Stranger

Family. How does yours compare? You never really know other than water cooler conversation. Oh, your uncle got drunk? The kids made a mess? There wasn’t enough turkey?

I love my family. I was disappointed that I wouldn’t get the opportunity to celebrate Thanksgiving with them this year. It’s not a holiday we typically go all out for. I mean, there’s a big meal, yes, but other than that it’s typically just relaxing and enjoying each other’s company. I’m thankful for that because I love them. Therefore I love spending time with them.

But that wasn’t the case this November. I was scheduled to work, so I wouldn’t be able to make it home. Unlike last year, the family couldn’t come to me for the holiday. Instead, I planned to spend the day with my coworkers. The company would bring in dinner for us anyway. 

My boss told me to come in later than my usual shift. I had more of the day free, and nobody to spend it with. So I took to the inter webs, asking for a surrogate family. Multiple people replied, offering up their homes and families. For that I am grateful. It’s not a small thing to open up your intimate setting to a stranger. I accepted an offer from a family that I went to high school with. Not my classmates, but my sister’s. Nevertheless, I felt welcomed. Special. 

When I showed up, I was made to feel at home. It was like I knew everyone. Yes, there were familiar faces, but when the extended family showed up, I got the frank “who are you?” question. Which I expected. I am Jamie, the stranger borrowing your family for Thanksgiving. 

It’s interesting to see how families interact. To see the different personalities playing off of each other. 

I got to help in the kitchen. I helped amuse one of the kids with her toys. Then I got to kick back and show off my pool shark skills. Or not. But the moment I was waiting for was dinner. Duh. It’s Thanksgiving. That’s obvious. I was curious to see how they would acknowledge the day because I know what my family does, but I had never experienced another family’s tradition.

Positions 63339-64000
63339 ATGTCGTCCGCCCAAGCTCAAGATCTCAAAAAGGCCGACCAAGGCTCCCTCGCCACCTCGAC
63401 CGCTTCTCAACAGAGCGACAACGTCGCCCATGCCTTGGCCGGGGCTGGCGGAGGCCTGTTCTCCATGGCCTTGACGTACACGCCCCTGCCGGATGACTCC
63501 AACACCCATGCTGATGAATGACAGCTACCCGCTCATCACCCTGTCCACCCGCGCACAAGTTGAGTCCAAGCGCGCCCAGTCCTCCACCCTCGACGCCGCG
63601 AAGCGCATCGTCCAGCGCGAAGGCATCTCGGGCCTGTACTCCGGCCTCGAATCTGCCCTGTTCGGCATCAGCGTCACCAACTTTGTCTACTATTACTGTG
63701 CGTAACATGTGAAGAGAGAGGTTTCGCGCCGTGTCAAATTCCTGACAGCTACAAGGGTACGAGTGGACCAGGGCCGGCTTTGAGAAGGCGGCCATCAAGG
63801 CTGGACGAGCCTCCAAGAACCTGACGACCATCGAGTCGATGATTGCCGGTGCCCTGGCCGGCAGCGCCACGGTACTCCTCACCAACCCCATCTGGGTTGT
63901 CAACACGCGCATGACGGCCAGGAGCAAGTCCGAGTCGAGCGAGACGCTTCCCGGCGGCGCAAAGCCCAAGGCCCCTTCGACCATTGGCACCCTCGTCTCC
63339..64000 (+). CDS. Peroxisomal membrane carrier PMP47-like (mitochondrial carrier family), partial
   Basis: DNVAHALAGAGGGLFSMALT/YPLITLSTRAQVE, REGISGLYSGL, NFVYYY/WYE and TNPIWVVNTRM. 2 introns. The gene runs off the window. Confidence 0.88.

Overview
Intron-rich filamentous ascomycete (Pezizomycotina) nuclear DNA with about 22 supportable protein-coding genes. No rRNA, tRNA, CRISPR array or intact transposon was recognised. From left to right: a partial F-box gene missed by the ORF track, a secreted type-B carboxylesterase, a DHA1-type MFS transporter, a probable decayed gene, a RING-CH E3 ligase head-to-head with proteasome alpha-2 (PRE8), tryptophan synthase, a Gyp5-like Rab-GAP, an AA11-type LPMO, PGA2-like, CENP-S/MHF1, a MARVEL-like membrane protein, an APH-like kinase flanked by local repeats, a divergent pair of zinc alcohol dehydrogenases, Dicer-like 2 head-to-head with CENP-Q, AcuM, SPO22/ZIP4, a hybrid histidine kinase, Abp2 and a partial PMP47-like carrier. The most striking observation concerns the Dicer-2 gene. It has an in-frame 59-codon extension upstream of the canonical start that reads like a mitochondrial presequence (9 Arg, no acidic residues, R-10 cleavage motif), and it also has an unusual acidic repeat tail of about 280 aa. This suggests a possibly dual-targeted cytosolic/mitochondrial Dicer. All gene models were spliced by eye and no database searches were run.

My family takes a moment to thank God for all that we’ve been given. Our family. Our friends and loved ones. For keeping us safe. For coming and dying for our sins, rescuing us. Bless this food to our bodies, amen.

This year, one of the family members started to speak before the meal, recognizing his appreciation for everyone being gathered in one place. He noted the absence of an uncle who was no longer with them, but declared that he will always be remembered — even by the dishes we were eating off of. It’s those moments, the private, personal family moments that we, as outsiders, never know about. It was beautiful. I’m grateful for the glimpse that I got into another family’s core. 

Even with our differences , There is a place we’re all connected. Each of us can find each other’s light. So for tonight we pray for What we know can be. And on this day we hope for  What we still can’t see. It’s up to us to be the change. And even though this world needs so much more, There’s so much to be thankful for.

–Josh Groban

Advertisements

Leave a Reply

Fill in your details below or click an icon to log in:

WordPress.com Logo

You are commenting using your WordPress.com account. Log Out / Change )

Twitter picture

You are commenting using your Twitter account. Log Out / Change )

Facebook photo

You are commenting using your Facebook account. Log Out / Change )

Google+ photo

You are commenting using your Google+ account. Log Out / Change )

Connecting to %s